EU foreign ministers sought to publicly pressure Hungary on Monday to lift its veto on a proposed oil embargo on Russia, with Lithuania saying the bloc was being "held hostage by one member state".

The embargo proposed by the European Commission in early May would be the harshest sanction yet after Moscow's Feb. 24 invasion of Ukraine and includes carve-outs for EU states most dependent on Russian oil.

Germany, the European Union's biggest economy and a major buyer of Russian energy, said it wanted a deal to authorise the oil embargo which it suggested could last for years.

"I am confident that we will find agreement in the coming days," German Foreign Minister Annalena Baerbock said as she arrived for a meeting with her counterparts. "We need to prepare it extremely well because it needs to be sustainable."

But Hungary, Moscow's closest ally in the EU, has said it wants hundreds of millions of euros from the bloc to mitigate the cost of ditching Russian crude. The EU needs all 27 states to agree to the embargo for it to go ahead.

"The whole union is being held hostage by one member state ... we have to agree, we cannot be held hostage," Lithuanian Foreign Minister Gabrielius Landsbergis said.

Few ministers directly called Hungary out by name as they spoke to reporters, but Romania said it was up to the bloc to bring Budapest round.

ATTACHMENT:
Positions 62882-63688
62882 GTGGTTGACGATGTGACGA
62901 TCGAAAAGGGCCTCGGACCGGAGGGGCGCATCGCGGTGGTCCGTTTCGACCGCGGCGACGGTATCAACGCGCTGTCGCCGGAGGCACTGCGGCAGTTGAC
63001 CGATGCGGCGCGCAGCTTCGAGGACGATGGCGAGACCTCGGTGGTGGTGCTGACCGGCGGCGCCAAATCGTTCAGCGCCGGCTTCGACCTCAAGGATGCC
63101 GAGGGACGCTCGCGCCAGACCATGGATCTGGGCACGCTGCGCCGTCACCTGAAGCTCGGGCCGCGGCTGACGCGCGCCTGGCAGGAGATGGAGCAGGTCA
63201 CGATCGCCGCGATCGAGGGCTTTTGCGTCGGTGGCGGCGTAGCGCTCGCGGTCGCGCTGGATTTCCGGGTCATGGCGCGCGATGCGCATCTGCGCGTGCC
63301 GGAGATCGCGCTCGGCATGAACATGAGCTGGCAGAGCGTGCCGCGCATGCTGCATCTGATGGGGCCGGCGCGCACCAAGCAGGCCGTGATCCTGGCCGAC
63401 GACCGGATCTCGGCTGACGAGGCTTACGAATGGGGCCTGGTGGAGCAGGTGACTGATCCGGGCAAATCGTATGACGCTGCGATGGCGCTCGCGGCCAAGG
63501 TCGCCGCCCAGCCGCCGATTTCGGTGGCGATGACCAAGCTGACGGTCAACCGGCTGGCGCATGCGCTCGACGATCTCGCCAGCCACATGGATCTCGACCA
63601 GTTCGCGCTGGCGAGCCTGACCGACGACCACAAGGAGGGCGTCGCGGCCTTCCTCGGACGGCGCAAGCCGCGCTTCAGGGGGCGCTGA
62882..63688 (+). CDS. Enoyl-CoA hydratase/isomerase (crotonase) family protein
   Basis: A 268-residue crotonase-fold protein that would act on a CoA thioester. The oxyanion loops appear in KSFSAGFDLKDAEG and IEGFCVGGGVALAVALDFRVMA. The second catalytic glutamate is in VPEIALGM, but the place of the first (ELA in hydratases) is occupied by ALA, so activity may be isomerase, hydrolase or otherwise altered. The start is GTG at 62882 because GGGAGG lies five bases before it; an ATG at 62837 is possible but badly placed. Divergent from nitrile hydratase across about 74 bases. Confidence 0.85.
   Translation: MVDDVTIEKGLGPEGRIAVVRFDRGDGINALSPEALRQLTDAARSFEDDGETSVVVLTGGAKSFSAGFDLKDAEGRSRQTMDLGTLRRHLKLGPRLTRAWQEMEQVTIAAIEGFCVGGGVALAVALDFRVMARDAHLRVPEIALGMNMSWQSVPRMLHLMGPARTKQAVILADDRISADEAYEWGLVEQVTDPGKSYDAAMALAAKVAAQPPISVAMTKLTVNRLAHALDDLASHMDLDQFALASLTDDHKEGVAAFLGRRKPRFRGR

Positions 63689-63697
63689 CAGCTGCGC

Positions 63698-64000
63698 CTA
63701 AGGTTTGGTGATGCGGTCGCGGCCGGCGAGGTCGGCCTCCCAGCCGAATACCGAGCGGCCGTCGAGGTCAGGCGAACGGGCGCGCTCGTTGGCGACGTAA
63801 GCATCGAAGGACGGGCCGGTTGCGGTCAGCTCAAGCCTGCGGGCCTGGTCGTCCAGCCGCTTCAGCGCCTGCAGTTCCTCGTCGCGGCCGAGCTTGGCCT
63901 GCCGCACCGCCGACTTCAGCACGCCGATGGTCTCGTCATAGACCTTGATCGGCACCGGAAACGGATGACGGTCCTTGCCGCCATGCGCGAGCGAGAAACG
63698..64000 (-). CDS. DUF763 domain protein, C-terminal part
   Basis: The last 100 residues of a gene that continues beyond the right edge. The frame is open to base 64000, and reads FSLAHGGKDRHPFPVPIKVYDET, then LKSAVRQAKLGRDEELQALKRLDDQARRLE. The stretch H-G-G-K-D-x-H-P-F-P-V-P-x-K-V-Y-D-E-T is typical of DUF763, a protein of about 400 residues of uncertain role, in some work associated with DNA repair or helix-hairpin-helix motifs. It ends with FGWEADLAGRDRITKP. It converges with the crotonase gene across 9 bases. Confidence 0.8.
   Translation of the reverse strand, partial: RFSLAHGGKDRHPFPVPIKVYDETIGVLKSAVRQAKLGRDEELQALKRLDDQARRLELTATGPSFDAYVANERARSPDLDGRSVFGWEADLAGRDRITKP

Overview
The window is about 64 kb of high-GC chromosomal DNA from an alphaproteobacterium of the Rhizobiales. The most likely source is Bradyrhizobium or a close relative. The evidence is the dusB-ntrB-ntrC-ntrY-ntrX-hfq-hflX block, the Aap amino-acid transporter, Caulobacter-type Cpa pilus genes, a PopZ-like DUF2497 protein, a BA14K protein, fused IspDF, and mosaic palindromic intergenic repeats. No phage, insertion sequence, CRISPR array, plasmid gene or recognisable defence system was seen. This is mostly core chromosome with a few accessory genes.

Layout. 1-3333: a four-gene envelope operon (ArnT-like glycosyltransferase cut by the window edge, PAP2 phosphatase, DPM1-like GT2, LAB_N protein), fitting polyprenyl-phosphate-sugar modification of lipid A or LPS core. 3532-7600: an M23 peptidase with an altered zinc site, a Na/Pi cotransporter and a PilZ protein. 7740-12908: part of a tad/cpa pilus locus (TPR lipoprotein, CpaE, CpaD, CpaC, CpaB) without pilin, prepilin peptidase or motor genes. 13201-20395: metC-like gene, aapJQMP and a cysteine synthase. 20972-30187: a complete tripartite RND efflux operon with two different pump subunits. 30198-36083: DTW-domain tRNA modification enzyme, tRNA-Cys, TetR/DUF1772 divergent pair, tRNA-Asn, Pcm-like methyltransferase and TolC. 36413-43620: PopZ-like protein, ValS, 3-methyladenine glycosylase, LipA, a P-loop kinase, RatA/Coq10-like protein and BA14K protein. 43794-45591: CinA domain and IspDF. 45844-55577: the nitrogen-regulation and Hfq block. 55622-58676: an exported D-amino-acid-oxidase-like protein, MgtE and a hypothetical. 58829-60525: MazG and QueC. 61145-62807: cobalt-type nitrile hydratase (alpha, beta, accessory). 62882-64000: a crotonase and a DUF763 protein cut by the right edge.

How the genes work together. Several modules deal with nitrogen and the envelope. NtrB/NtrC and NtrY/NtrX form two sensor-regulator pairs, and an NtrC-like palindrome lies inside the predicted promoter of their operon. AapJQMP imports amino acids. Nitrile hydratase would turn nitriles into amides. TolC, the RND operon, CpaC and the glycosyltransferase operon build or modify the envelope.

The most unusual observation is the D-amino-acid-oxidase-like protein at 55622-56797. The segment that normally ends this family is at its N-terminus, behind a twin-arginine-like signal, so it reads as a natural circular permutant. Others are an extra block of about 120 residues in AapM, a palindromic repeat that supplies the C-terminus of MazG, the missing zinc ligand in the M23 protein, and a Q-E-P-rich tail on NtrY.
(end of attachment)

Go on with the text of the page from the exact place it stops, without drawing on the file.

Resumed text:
Hungarian Foreign Minister Peter Szijjarto said on his Facebook page on May 11 that there was no solution in sight.

He said the government of Prime Minister Viktor Orban needed "hundreds of millions of dollars" for Hungarian refineries, a capacity increase for a Croatian pipeline and compensation for the Hungarian economy.

However, EU ministers ranging from Austria to Estonia said there would still be an oil embargo, even if it took longer to come to an agreement.

"This package (of sanctions) will be adopted and oil will be included," Estonia's top diplomat, Eva-Maria Liimets, said - a position echoed by others, including Luxembourg and Romania. Spain also supported the Commission's proposal.

An oil embargo, already imposed by the United States and Britain and which would follow five rounds of earlier EU sanctions, is seen as the best way to reduce Russian income for its war in Ukraine.

The EU's foreign policy chief, Josep Borrell, last week signalled that Monday's meeting might have been the moment for a breakthrough. On Monday he said he was doing his utmost to unblock the situation.

Some diplomats now point to a May 30-31 summit as the moment for agreement on a phased ban on Russian oil, probably over six months, with a longer transition period for Hungary, Slovakia and the Czech Republic.

Moscow calls its invasion of Ukraine a "special military operation" to rid the country of fascists, an assertion Kyiv and its Western allies say is a baseless pretext for an unprovoked war.

(Reporting by Robin Emmott and Marine Strauss; Editing by Nick Macfie and Andrew Heavens)